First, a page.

Leopard Running on a Dual 533 MHz Power Mac, DVD Player, and Quicksilver Road Apples
Dan Knight - 2007.11.09
- Leopard Working on a Dual 533 MHz Power Mac
- Larry Martin's Dual 533
- Quicksilver Road Apples
- Leopard DVD Player
I hacked and created a new installation DVD which sets the speed check to 499 MHz - and upgraded over the install of 10.4 Tiger (rather than archive and install or a completely fresh install).
All seems to run well apart from the Apple Pro Speakers, which work but aren't officially recognised by the system (anyone else have this problem?) )- my configuration is as follows:-
- Dual G4 533 MHz
- 896 MB RAM
- Nvidia GeForce2 MX 32 MB
- Firmtek Serial-ATA PCI card with 74 GB Raptor and 250 GB Samsung P120 attached
- Belkin 5 port USB PCI card
- Buffalo Wireless PCI card shows up as 'AirPort'
Don't know if this makes a difference, but this used to be a single processor G4 but I upgraded with a dual Apple original module off eBay - I assume that the motherboard, etc. wouldn't be different between dual and singles apart from the CPU module.
Thanks for your report. I received a follow-up email from Larry Martin indicating that he had received his 1.5 GHz CPU upgrade from OWC and now had to upgrade his firmware from 4.1.8 to 4.2.8 - that might have been the reason Leopard failed to boot. Right now he's trying to figure out how to boot into OS 9 so he can update the firmware - he doesn't has an OS 9 installer or have it on the hard drive.
From Chris Kilner:
Larry is probably doing everything right with his dual 533, but it sounds like he is getting kernel panics - the most likely cause being RAM or an add-on PCI card. It seems like each new version of X has tighter tolerances for RAM.
Thanks for your suggestion. I'll forward it to Larry, who is also dealing with old firmware. I suspect that may be at the root of his problems.
From Joseph Burke:
I was just looking through the list of Road Apples (which has grown since the last time I looked at it) and I have a nominee (well, 2, depending on how you look at it), but first I have to take exception to the G4 Cube being on the list.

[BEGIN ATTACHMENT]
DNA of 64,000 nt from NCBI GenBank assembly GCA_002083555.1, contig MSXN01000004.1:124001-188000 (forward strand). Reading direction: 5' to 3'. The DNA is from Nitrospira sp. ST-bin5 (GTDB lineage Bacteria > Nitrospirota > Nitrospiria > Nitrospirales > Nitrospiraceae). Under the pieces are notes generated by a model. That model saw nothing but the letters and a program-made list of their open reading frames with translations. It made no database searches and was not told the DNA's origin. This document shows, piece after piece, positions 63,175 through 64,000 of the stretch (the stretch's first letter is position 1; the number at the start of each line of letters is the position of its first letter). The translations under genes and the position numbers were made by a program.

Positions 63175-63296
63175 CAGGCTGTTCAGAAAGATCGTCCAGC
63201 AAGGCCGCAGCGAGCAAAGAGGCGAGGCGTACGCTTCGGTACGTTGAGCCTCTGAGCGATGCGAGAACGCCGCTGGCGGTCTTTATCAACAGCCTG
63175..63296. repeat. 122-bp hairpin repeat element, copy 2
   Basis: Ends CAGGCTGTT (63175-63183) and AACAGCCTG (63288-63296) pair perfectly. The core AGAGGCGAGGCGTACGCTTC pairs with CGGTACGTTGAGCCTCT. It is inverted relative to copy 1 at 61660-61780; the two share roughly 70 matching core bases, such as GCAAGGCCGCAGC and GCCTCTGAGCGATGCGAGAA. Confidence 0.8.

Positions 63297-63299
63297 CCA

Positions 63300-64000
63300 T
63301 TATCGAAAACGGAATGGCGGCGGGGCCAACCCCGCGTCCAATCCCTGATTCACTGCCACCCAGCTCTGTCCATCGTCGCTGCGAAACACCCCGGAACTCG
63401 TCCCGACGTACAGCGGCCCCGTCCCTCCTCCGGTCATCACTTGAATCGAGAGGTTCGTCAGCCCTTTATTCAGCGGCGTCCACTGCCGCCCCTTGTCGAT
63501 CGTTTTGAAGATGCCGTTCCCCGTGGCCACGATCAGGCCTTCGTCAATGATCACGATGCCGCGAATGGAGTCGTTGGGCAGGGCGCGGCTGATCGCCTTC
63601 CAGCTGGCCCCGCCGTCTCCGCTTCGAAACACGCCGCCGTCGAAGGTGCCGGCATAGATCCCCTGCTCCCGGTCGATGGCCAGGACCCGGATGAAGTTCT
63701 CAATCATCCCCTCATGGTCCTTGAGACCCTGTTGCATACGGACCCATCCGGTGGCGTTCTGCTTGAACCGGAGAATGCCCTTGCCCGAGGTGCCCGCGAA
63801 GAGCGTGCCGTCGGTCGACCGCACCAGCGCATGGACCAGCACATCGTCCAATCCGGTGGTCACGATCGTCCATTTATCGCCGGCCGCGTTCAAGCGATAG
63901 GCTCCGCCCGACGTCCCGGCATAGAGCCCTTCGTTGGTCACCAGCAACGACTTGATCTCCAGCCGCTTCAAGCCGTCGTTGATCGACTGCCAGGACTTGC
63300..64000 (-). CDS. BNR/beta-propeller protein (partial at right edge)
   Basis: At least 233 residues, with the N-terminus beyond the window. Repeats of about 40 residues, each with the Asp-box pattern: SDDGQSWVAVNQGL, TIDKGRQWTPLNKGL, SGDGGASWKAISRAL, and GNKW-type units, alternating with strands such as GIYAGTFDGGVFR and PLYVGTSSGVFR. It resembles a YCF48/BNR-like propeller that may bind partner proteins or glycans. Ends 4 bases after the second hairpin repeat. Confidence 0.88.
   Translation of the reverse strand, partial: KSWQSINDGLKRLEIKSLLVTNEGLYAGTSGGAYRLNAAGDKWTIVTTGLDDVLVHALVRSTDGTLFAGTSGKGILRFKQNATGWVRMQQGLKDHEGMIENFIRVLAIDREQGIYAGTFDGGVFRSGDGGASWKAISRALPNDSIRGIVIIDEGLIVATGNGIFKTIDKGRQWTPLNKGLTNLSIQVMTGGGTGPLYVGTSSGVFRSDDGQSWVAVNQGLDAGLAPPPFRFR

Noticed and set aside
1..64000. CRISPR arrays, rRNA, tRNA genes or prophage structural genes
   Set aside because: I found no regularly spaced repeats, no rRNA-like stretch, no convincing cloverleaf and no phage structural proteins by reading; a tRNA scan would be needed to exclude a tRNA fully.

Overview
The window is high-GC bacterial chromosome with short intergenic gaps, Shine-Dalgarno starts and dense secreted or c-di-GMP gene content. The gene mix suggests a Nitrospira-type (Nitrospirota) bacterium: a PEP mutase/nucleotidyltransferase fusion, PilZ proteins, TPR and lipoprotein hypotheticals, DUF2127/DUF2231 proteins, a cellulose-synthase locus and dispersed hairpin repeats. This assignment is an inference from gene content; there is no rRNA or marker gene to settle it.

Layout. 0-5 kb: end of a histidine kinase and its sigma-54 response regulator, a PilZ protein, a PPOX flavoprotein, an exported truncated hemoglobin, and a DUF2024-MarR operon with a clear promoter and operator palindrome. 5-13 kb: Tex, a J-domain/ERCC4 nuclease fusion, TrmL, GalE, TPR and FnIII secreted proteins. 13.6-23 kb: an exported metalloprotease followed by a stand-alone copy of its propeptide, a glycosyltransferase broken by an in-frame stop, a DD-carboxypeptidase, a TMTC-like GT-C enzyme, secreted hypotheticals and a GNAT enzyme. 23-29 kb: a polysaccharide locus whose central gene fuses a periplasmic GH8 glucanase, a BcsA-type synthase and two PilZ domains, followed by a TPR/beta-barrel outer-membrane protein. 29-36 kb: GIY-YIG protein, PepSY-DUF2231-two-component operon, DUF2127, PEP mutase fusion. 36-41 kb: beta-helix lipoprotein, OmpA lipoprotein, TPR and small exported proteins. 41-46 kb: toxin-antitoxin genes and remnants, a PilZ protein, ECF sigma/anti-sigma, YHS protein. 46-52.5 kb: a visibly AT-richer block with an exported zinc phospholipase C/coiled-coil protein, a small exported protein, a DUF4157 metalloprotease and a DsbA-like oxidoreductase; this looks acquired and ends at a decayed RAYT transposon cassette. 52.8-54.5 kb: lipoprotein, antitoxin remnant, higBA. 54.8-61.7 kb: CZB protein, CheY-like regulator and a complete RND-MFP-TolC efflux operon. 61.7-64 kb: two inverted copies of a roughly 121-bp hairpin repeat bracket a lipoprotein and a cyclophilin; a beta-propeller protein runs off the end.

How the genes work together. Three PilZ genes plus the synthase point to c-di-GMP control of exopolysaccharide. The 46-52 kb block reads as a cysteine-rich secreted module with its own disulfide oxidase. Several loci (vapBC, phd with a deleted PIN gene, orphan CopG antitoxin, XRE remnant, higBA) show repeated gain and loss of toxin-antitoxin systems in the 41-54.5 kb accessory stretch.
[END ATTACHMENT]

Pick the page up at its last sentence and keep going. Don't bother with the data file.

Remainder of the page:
I thought that the Road Apples were machines that didn't live up to the performance potential of their hardware components. You state mainly aesthetic reasons for putting the Cube on the list. There is not one shred of evidence to show that the performance of the Cube was somehow hindered by it's design. Does the CPU return lower benchmark scores than the same CPU in a Power Mac tower? Is the hard drive access slower? The video? You do not cite a single performance related issue in the entire description of the Cube. Was the Cube a poor value for money? Yes. Did it have issues with the plastics? Yes. Was it inconveniently wired up? Definitely. However, I do not feel these issues qualify the Cube as a Road Apple, as they have no effect on performance. The Cube does everything that a comparably equipped G4 Tower does at the same speed. No Road Apple here.
You have defended the snow iBooks from being included as Road Apples when they have actual issues that cause the machine to stop working, so how can you include the Cube in the list when it has no such reliability issues? You have also stated that the Road Apple list is only meant to include performance compromises and not aesthetic or reliability issues. If this is so then you have to remove the G4 Cube or else expand the qualifications because as things stand, the Cube does not qualify as it has no performance compromising issues.